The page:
“Granny, how can I start my own business, so I can get more money?” I asked my grandmother one afternoon.
Growing up in a family with barely enough to pay the bills, me and my siblings weren’t given money to carry around. So the summer I spent at my Granny’s was my first real shot at getting my own money. Granny was the kind of woman who could fry chicken and change the oil in a car, and I respected her for it.
“You need a product. People will only give you money if you produce something for them. I have my food and I have my hands. I use my hands at work to solder the motherboards for the computers they sell, and I sell my food to people who want the best southern cooking in town.” She smiled and untied her apron, then collapsed onto her brown, polyester recliner with an exhausted look.
“How do I find a product?” I insisted.
“Use your mind. What do you like to do and what is right in front of you? Use your mind. Now chile let me close my eyes for a while,” she said.
My grandmother stretched back far enough into the chair that the footrest lifted. She closed her eyes and the lines on her caramel-colored forehead eventually relaxed. I stood watching until her breathing slowed down, her full lips slightly parted, and she nodded off to sleep.
As granny slept, I took the pins and ponytail out of my hair and changed into some shorts. My aunt who was babysitting left; my sister, Tanya, and little cousins were outback playing in the yard; and my teenage cousin, Joyce, who lived with my grandmother permanently, was in her bedroom listening to music.
‘What do you like to do and what is right in front of you?’ played over and over in my mind. I started my search for product in the basement where my grandmother kept her catering supplies.
Giant pans stacked high, boxes of Styrofoam cups to the ceiling, metal folding chairs, and food warming units were among the items packed neatly into the small, unfinished room that smelled like mothballs in a stuffy warehouse. I discovered a large box that contained several small boxes of stir stick straws. I was filled with excitement because I really like drinking through straws.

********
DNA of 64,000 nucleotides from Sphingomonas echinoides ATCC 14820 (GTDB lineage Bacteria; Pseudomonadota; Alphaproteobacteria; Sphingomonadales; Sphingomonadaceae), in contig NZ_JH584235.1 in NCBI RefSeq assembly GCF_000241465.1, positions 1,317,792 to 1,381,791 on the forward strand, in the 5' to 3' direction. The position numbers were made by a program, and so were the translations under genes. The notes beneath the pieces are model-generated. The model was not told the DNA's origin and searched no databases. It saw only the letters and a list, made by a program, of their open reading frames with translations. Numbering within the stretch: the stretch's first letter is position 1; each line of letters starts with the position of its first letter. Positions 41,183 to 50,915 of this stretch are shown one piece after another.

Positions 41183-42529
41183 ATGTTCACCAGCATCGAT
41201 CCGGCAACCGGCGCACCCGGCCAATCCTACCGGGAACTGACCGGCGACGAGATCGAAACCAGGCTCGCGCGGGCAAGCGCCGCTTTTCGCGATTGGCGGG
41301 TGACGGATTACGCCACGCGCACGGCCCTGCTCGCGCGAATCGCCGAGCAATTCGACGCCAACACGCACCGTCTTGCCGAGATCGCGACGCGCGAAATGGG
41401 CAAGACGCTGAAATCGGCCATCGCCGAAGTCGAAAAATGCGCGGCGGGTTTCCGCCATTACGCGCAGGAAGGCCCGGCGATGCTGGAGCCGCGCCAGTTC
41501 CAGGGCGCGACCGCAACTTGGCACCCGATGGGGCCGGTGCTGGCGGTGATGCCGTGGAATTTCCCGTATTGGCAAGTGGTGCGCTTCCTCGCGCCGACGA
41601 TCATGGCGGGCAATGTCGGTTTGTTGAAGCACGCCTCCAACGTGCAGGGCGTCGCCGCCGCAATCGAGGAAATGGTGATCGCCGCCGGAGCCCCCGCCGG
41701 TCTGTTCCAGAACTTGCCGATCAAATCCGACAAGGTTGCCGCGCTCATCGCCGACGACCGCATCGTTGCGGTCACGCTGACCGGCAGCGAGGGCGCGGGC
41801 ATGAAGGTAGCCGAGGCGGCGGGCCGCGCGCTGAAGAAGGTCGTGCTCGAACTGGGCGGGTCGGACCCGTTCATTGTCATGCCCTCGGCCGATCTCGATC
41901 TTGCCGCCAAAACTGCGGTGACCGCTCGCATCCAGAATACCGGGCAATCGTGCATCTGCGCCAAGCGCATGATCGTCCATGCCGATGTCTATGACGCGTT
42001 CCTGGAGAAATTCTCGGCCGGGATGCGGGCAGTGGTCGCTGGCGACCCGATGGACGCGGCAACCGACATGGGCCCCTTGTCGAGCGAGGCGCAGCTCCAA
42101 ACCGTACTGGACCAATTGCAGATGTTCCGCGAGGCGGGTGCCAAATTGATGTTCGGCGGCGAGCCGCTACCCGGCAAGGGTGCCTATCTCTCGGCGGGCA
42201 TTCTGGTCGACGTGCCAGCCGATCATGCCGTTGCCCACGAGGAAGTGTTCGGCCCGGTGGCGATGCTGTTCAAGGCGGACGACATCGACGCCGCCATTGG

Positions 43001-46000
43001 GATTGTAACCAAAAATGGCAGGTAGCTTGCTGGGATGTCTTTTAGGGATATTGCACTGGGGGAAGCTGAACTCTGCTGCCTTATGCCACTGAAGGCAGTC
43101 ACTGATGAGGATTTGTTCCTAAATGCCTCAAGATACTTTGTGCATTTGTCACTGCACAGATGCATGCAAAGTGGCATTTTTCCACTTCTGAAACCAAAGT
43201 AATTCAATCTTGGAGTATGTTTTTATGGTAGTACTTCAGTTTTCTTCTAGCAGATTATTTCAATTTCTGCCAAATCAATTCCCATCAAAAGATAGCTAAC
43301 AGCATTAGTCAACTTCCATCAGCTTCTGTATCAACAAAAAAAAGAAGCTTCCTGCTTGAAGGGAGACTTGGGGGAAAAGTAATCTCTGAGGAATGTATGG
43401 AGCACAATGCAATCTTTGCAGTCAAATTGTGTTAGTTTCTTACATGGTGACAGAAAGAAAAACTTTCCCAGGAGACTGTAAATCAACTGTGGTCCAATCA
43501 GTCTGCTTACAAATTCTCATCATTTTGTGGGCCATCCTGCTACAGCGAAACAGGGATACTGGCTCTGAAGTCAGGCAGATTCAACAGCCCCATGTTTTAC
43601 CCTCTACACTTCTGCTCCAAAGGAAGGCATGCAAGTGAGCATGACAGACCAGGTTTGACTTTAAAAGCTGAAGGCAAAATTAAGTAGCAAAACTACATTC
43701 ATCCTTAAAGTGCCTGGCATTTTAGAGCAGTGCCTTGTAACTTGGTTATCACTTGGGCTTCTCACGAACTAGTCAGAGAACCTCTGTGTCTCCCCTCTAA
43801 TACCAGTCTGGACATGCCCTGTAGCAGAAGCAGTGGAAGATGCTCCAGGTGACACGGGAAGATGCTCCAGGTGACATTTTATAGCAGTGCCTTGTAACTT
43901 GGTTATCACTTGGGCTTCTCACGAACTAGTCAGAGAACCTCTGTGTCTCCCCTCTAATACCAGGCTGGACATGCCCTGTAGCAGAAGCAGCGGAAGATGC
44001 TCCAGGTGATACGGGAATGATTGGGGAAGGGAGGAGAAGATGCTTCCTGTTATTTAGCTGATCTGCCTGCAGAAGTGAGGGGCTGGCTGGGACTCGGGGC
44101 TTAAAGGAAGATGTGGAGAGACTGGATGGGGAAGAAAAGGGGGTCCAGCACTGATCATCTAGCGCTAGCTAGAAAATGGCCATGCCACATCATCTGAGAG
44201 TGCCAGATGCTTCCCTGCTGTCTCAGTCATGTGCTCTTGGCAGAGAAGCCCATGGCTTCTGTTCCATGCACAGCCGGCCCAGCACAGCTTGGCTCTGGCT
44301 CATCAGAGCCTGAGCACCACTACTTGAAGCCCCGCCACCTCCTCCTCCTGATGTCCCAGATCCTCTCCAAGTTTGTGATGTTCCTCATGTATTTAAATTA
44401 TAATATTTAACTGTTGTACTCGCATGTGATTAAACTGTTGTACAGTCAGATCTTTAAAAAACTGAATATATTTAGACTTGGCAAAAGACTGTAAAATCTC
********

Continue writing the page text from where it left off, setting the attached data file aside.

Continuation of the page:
I took one of the boxes of straws upstairs to the kitchen and emptied them onto the counter. There were too many to count and I kept losing my place, so I grouped them into piles of 10. I had 10 piles of 10. I opened the drawer and found several twist-ties and tried tying one of them around the bundle of straws, but the bundle was too wide.
I wrapped a rubber binder around each bundle of straws and ran outside to my neighbors with the 10 bundles of straws in hand.
No one answered the doors of the first set of single-family houses I went to across the street, which left me discouraged, so I went to Cathy’s white house with red shutters next door.
Cathy was always friendly and if anyone was going to support my new idea, I knew she would. I knocked hard, and when she answered the door, my elation was palpable.
“Cathy, will you buy my product? I’m trying to make $100,” I said, beaming.
Cathy had shoulder-length, curly blonde hair. She often wore jeans that were pulled up high around her waist. She always smiled and looked at you in the eyes when she spoke. Every time she was outside, she always had several cats following her around her yard. Granny told me that all those cats lived in Cathy’s house which was so hard for me to imagine because my mother was against us having animals living with us.